By Ricardo Alonso-Zaldivar, Associated Press Writer
WASHINGTON (AP) — It took lawmakers a year to shape President Barack Obama's health care bill. If it finally passes Congress, it'll take the better part of a decade to write the user manual for consumers and doctors, employers and insurance companies.
Some health insurance consumer protections would go into place immediately, significant but limited in scope. The big expansion in coverage comes in four years. About 25 million people would sign up, with most getting tax credits to help pay premiums. Ripple effects continue well after Obama has to leave office in 2017, if he's re-elected.
But even if the 2,700-plus-page bill passes, it's only the end of the beginning. The Obama blueprint will be carried out under less-than-ideal circumstances. Rising medical costs and an aging population will keep squeezing the federal budget. Lawmakers will have to revisit hard choices they sidestepped.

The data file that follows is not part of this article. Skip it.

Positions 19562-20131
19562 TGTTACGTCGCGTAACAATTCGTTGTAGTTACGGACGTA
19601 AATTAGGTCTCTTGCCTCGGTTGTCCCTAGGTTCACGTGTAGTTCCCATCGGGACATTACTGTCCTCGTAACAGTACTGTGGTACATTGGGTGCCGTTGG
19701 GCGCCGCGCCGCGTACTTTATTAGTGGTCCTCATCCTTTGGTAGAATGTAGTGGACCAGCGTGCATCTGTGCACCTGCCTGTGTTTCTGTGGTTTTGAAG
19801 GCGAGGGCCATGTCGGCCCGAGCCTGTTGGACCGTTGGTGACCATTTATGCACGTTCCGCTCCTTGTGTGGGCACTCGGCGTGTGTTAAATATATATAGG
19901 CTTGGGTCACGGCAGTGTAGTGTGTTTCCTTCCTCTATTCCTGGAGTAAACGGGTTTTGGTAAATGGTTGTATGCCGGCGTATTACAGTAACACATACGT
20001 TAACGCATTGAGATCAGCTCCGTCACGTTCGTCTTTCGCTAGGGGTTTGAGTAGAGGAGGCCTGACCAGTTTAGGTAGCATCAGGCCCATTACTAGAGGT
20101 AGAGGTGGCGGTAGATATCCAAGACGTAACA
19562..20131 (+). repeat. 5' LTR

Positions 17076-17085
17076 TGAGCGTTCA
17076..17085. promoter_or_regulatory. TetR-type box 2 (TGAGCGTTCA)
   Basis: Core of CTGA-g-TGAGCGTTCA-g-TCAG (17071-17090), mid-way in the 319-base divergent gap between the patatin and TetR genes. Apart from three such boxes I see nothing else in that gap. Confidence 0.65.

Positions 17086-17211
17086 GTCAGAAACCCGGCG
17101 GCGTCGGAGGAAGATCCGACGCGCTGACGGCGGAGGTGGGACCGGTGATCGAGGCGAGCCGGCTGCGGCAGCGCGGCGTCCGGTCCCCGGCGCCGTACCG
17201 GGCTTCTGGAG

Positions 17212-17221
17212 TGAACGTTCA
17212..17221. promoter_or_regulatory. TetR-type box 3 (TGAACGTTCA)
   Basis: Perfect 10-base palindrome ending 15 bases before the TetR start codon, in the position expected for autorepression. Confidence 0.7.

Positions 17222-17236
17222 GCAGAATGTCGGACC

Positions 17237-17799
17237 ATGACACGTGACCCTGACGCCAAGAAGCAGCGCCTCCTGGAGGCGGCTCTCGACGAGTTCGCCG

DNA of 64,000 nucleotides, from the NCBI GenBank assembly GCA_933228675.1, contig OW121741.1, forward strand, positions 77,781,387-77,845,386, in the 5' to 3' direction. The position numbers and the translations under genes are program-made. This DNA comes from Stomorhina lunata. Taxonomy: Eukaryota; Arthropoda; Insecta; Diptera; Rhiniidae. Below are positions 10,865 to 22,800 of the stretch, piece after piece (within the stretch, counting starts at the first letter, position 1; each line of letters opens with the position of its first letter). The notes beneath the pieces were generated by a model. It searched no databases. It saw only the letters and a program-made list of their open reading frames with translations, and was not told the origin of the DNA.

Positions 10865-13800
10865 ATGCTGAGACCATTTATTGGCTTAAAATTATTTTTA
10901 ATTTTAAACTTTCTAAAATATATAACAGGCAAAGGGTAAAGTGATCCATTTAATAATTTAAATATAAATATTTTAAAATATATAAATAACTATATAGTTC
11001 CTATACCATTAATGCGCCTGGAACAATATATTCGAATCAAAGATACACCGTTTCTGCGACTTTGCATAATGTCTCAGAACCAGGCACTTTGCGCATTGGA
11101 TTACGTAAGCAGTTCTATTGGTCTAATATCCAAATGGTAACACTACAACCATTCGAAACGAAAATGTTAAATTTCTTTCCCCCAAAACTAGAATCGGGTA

"This is going to play out over a generation," said Andrew Hyman, who oversees health insurance research for the nonpartisan Robert Wood Johnson Foundation. "It will address how people get coverage, how health care is delivered, and how health care is paid for."
The House is expected to vote on the final legislation this week, with the Senate to follow later. Here's a primer on some of the major effects for consumers and other key players:
Uninsured people with medical problems will have a workable alternative. The bill pumps $5 billion into high-risk insurance pools run by the states to provide coverage to those in frail health. Taxpayer-backed insurance won't be free, but premiums should be much lower than what's charged by private insurers willing to take those in poor health.
For people with private health insurance — about two-thirds of Americans — there would be some new safeguards. For example, insurers would be barred from placing lifetime dollar limits on coverage and from canceling policies except in cases of fraud. Children could stay on their parents' coverage until age 26.